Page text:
Cookies

We use cookies to ensure that we give you the best experience on our website. You can change your cookie settings at any time. Otherwise, we'll assume you're OK to continue.

Durham University

Department of Chemistry

Publication details for Dr Robert Pal

Foster, A.W., Pernil, R., Patterson, C.J., Scott, A.J.P., Pålsson, L.-O., Pal, R., Cummins, I., Chivers, P.T., Pohl, E. & Robinson, N.J. (2017). A tight tunable range for Ni(II) sensing and buffering in cells. Nature Chemical Biology 13(4): 409-414.

Author(s) from Durham

Abstract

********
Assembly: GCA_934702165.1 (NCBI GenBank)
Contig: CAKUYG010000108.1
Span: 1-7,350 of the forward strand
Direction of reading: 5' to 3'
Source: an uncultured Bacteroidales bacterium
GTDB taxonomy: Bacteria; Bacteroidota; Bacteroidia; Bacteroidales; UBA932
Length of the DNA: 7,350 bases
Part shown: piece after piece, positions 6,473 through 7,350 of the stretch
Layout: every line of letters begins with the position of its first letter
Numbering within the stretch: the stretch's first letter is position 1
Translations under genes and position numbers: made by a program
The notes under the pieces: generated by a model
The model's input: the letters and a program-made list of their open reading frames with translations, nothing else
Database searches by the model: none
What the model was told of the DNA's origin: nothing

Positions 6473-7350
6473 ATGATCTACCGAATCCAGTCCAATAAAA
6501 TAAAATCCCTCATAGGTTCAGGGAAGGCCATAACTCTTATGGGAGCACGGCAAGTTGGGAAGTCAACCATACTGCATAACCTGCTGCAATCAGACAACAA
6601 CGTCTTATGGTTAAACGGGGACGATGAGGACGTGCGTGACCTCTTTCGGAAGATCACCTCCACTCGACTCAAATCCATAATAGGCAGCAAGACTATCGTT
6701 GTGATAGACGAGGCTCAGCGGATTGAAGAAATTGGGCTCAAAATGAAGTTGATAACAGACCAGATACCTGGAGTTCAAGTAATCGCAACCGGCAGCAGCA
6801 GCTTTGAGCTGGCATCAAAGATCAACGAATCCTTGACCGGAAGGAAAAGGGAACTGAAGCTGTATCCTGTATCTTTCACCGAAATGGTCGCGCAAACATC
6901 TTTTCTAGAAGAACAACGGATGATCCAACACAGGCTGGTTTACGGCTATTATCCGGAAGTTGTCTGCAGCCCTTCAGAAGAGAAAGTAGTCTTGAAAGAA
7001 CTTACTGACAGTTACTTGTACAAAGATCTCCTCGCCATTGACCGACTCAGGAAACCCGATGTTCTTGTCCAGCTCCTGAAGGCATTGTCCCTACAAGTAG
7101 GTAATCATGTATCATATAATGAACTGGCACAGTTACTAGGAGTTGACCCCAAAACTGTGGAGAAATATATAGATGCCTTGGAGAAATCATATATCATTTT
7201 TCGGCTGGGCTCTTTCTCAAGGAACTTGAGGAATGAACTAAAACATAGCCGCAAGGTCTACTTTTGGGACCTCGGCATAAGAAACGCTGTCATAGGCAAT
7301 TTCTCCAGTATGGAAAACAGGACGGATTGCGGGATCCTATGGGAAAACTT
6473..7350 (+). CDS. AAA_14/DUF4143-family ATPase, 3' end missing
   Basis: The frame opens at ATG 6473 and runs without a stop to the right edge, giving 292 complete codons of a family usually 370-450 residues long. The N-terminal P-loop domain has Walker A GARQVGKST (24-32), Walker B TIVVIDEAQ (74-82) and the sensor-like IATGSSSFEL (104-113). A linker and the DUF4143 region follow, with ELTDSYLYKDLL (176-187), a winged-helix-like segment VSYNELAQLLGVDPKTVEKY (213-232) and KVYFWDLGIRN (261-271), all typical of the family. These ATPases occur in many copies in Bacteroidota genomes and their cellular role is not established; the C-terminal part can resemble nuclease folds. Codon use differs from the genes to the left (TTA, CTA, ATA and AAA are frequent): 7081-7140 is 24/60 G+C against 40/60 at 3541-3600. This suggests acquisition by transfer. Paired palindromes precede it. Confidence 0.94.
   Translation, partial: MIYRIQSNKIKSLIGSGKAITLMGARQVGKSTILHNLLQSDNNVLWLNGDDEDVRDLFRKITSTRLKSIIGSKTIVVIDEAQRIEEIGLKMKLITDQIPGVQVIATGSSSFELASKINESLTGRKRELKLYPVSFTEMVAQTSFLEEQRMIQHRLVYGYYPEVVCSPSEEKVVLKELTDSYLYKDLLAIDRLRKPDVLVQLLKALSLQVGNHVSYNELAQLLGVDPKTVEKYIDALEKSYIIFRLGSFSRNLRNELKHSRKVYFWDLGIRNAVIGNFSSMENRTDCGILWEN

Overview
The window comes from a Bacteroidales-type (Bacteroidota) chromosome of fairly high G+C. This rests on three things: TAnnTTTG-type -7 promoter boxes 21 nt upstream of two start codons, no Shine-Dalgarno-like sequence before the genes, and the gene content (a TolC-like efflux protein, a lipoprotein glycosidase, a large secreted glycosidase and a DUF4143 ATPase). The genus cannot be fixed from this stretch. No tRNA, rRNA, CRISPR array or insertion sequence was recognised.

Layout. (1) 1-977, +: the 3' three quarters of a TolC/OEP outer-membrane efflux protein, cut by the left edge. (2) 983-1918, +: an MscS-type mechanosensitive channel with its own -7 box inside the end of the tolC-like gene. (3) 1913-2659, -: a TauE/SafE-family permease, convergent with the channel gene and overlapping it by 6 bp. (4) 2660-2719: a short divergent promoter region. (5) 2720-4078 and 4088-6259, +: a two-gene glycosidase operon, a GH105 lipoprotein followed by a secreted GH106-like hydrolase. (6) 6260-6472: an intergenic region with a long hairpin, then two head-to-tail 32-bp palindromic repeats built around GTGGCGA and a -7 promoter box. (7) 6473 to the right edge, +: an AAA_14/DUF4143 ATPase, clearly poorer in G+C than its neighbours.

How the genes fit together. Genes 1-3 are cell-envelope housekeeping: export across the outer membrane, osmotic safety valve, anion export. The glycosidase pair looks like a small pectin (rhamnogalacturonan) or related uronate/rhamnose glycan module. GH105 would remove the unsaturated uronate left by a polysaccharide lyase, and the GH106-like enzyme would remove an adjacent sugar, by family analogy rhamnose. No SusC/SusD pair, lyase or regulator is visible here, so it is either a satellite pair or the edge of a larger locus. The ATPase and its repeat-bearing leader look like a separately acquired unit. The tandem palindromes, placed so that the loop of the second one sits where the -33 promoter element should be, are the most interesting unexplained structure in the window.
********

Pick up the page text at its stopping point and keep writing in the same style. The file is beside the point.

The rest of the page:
The metal affinities of metal-sensing transcriptional regulators co-vary with cellular metal concentrations over more than 12 orders of magnitude. To understand the cause of this relationship, we determined the structure of the Ni(II) sensor InrS and then created cyanobacteria (Synechocystis PCC 6803) in which transcription of genes encoding a Ni(II) exporter and a Ni(II) importer were controlled by InrS variants with weaker Ni(II) affinities. Variant strains were sensitive to elevated nickel and contained more nickel, but the increase was small compared with the change in Ni(II) affinity. All of the variant sensors retained the allosteric mechanism that inhibits DNA binding following metal binding, but a response to nickel in vivo was observed only when the sensitivity was set to respond in a relatively narrow (less than two orders of magnitude) range of nickel concentrations. Thus, the Ni(II) affinity of InrS is attuned to cellular metal concentrations rather than the converse.